Local Hiring and Utilization of Local Businesses

ODM has committed to comply with Detroit executive orders that require 30% of the total value of contracts be awarded to certified Detroit-headquartered and Detroit-based businesses and 51% of the workforce and hours performed on the project be bona-fide Detroit residents. In addition, a contract has been awarded for monitoring these benchmarks, with penalties in place for non-compliance. 

There is also a commitment outlined in the land transfer agreement that states ODM will utilize available local training and workforce development programs to create a pipeline for jobs on the project. They are also encouraging their vendors to use the same training/workforce groups and will give special consideration to those vendors who hire Detroit residents and use Detroit businesses. Finally, ODM will use all commercially reasonable efforts to develop a robust apprenticeship program connected to unionized apprentice schools and other apprentice training programs that create job opportunities for Detroit residents. D4 and its labor partners are working to educate the community on apprenticeship opportunities while looking for strategies to link Detroit residents to pre-apprenticeship and other workforce training opportunities. 

CA and D4 are quite disappointed that to date, the community has not been successful at negotiating a strong community benefits agreement with ODM. However, the community is working to strengthen an ongoing campaign that represents residents’ and other stakeholder interests focused on the potential $200+ million in economic development planned for the neighborhoods surrounding the events arena. There are also still opportunities to negotiate with ODM regarding design, environmental concerns, small business set-asides and pedestrian/bike connectivity as the events arena moves forward. This is the role that the NAC, with community participation, can play to ensure ODM honors the agreement it signed for the land transfer.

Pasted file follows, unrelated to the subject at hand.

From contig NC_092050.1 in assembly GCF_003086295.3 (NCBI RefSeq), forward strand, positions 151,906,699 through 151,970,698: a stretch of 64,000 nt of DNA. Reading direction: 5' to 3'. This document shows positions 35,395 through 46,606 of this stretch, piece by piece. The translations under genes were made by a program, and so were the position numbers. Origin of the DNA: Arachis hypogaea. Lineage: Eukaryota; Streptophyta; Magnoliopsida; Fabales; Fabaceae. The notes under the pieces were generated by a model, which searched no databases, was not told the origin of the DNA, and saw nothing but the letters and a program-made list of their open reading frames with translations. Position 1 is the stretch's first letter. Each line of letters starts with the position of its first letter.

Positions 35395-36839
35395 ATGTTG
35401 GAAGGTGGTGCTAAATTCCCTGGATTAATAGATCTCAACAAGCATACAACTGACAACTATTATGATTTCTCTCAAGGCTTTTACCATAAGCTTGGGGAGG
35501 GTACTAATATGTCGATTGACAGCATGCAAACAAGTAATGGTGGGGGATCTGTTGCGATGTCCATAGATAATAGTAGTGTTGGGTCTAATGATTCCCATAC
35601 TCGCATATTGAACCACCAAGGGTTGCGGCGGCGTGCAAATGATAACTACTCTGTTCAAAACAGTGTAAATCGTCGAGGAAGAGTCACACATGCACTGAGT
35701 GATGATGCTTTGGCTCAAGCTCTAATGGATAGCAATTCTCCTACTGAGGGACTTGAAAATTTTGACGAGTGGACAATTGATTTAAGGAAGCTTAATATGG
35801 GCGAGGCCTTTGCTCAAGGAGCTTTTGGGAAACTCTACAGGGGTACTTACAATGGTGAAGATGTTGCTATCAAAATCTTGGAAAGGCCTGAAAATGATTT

West Grand Boulevard Collaborative Community Coalition (WGBC3)

WGBC3, with technical assistance from D4, signed an historic formal agreement with Henry Ford Hospital System (HFHS) on Friday, May 16th, 2014.   HFHS's vision is to create affordable and market rate housing, retail, and commercial space, while expanding on services that respond to the community's needs. WGBC3 represents over 20 local individuals, businesses, and community organizations and has long been a presence working to foster development and sustainability in their neighborhoods.  This formalized partnership can help transform the area in a way that reflects the needs and desires of the "host" community while supporting HFHS's proposed major investment projects.